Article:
“You couldn’t tell me I wasn’t ready,” he said. “There’s a possibility it was a little early for me at that time but you know, as a warrior, you believe there’s no one that can beat you, and if you don’t believe that, you’re in the wrong place. So I have no regrets.”
Holmes stopped him in the first round but Marvis mounted a comeback, beating, among others, James Tillis, Jose Ribalta and Bonecrusher Smith before meeting Tyson in the Catskills.
“Tyson was just another guy who was going to be a statistic,” Frazier recalled. “Yeah, that’s what I thought. I threw a jab and that’s all I remember.”
He retired after beating Brown in Tucson in 1988 because, “Pop said when it starts feelin’ like a job, do something else. It started feeling like a job. And you got to know when to get out the game. It just didn’t feel like I was there. The spirit left me. I just wasn’t there anymore.”
And unlike so many others who have been where he has, Marvis never attempted a comeback and doesn’t wish he were young again and in the ring.
“No, I don’t miss it,” he said. “I believe I trained hard and sacrificed. I trained to become a champion and became an all-around champion in the amateurs. I didn’t become a champion in the pros because there were two guys who were better than me on those days. No, I don’t miss it.
“I’m happy, I feel good. No problems with me.”
Today Marvis is engaged to be married to his second wife — his first died of cancer in 2001 — and has two daughters and three granddaughters. Profoundly religious, he spends most of his time preaching, and he does occasional security work.
“Life is too short to be unhappy,” he said. “You just got to keep living and loving people. God always has a plan for us and a purpose for us. I don’t think my purpose was to be the heavyweight champion of the world. My purpose is to spread the love of Christ and tell people how much God loves us all. Life is good.”
Clearly, there are things more important than being a champion boxer.
Some random observations from last week:
If you were disappointed in Tim Bradley’s performance on HBO Saturday night, it probably means you underestimated Carlos Abregu, who is both tough and good. If 147 weren’t so packed with top-notch guys, he’d be near the top ÔÇª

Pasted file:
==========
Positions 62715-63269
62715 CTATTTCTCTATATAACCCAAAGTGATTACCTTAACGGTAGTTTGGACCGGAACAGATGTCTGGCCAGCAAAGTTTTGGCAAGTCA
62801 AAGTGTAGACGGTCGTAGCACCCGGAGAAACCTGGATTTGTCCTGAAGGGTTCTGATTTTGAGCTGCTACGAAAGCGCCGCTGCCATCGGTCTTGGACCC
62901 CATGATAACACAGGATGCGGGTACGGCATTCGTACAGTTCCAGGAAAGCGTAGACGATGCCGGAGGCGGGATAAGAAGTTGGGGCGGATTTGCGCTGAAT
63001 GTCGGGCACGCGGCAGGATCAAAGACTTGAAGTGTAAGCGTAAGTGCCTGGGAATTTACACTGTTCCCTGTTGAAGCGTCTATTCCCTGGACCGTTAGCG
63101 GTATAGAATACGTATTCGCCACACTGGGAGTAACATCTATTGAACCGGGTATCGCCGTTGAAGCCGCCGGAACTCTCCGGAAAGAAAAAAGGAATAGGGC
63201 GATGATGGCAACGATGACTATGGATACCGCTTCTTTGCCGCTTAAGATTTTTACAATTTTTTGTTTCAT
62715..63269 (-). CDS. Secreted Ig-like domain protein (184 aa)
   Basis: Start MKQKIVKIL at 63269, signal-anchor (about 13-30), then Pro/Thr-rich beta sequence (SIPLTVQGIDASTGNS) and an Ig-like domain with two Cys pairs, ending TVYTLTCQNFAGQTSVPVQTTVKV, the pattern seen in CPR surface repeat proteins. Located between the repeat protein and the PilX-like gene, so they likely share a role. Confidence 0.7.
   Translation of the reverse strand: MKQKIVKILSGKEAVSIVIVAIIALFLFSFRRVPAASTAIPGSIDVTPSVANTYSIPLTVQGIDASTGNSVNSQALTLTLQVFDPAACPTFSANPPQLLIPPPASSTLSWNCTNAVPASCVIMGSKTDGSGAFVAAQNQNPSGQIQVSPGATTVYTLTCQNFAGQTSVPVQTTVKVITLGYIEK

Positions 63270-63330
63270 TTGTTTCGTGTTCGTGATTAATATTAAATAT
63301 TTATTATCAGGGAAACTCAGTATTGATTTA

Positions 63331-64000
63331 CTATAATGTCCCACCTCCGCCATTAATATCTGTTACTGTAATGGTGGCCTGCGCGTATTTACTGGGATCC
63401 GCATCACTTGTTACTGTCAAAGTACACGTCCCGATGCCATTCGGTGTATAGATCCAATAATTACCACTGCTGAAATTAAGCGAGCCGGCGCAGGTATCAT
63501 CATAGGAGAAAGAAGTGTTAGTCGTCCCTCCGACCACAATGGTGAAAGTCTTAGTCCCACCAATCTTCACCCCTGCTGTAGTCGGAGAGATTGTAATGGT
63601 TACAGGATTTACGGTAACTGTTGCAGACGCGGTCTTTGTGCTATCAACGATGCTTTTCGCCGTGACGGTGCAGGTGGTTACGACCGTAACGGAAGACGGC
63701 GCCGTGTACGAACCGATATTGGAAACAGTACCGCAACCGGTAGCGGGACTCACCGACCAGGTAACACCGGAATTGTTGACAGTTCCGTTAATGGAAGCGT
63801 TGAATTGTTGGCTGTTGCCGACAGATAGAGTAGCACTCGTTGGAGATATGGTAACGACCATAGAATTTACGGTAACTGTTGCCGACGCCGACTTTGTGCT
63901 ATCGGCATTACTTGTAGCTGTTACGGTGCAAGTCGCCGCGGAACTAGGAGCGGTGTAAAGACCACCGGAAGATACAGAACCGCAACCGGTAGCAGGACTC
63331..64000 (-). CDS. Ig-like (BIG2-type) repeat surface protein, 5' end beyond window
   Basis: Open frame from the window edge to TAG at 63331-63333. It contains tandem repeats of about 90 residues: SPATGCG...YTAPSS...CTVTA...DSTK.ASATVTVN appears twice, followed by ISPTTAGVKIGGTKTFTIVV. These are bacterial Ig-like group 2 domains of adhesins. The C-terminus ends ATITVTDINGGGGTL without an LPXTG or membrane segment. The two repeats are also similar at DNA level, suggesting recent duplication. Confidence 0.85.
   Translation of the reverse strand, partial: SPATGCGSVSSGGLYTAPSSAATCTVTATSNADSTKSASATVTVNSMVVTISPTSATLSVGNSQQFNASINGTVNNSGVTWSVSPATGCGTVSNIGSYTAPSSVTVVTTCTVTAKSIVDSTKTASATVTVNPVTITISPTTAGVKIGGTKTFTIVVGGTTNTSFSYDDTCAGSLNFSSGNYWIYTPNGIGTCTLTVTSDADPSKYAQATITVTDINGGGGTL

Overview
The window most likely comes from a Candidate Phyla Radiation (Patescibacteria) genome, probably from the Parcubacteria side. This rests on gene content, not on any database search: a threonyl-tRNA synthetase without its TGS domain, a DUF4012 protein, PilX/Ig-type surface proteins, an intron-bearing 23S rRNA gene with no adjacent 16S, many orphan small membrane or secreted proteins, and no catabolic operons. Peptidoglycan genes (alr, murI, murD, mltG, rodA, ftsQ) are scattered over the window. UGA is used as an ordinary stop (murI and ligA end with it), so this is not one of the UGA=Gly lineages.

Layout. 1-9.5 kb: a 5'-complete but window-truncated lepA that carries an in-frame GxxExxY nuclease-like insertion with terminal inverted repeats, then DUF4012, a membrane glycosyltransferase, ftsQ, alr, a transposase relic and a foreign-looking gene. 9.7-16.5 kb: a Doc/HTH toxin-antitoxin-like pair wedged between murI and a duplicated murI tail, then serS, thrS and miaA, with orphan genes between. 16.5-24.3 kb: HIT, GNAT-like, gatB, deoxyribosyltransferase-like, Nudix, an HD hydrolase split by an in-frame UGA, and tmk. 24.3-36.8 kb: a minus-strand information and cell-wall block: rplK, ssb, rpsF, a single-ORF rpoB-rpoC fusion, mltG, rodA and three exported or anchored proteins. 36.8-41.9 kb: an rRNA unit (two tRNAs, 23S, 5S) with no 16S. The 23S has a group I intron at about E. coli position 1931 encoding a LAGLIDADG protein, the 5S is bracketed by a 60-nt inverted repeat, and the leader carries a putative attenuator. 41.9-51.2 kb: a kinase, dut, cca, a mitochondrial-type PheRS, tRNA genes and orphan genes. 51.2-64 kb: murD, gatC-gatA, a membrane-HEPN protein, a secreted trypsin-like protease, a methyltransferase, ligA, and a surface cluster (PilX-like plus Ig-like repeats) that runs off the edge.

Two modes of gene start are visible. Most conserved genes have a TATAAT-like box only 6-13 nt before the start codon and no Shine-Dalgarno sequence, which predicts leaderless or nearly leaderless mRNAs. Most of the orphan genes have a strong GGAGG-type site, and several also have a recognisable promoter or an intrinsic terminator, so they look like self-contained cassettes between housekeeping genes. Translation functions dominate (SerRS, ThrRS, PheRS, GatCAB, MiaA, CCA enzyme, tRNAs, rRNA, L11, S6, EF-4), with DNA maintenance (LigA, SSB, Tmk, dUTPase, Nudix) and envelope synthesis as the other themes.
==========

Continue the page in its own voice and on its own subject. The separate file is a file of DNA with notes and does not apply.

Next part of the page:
Still looking for the guy who’s strong enough to back up Alfredo Angulo or slick enough to outbox him. And no, Kermit Cintron doesn’t count ÔÇª
Don King has been about as relevant as Huey Lewis the last few years, but the show he’s put together for Aug. 7 looks damned good: Devon Alexander-Andreas Kotelnik, Tavoris Cloud-Glen Johnson and Cory Spinks-Cornelius Bundrage. By today’s standards, that’s a blockbuster. Now let’s see if the fighters make enough between them to hit a Denny’s after the fights and not have to run out the back door when the bill arrives ÔÇª
The rumor that Vitali Klitscho will face Shannon Briggs — as reported first by Teddy Atlas on Friday Night Fights a couple weeks ago — won’t go away. If it happens, I give Briggs a shot for the first nine seconds or so. After that, not so much ÔÇª
The skill level was deplorably low, but Shawn Porter and Ray Robinson put on a cracking good fight on ShoBox. Good for them ÔÇª
I have a theory about Ishe Smith, who is the best fighter in the world who’s lost 20 percent of his bouts and to whom the judges would have been justified giving the win over Fernando Guerrero Saturday night: He doesn’t want to win the bigger fights. Not really. He’d rather lose close and be indignant. Some guys are like that ÔÇª
Julius Edmonds, who former Olympian Sadam Ali stopped on Friday Night Fights, is tougher and better than anyone fellow former Olympian Demetrius Andrade has faced. Ali can fight ÔÇª
I usually don’t do commercials, but Al Bernstein is one of the good guys in this business and it’s for a good cause, so what the hell: If you’d like a chance to co-host a radio show for an hour with Al on ESPN radio, go to here and click on Al’s photo to place a bid. The proceeds will go to The Caring Place, a non-profit center dedicated to supporting cancer patients. Bernstein's wife co-founded the place ÔÇª
Speaking of good guys in this business — there are a few, here and there — Showtime analyst and former editor of THE RING Steve Farhood will be our guest on the next episode of Ring Theory. You don’t want to miss it.
Bill Dettloff, THE RING magazine’s Senior Writer, is the co-author, along with Joe Frazier, of “Box Like the Pros.” He is currently working on a biography of Ezzard Charles. Bill can be contacted at [email protected]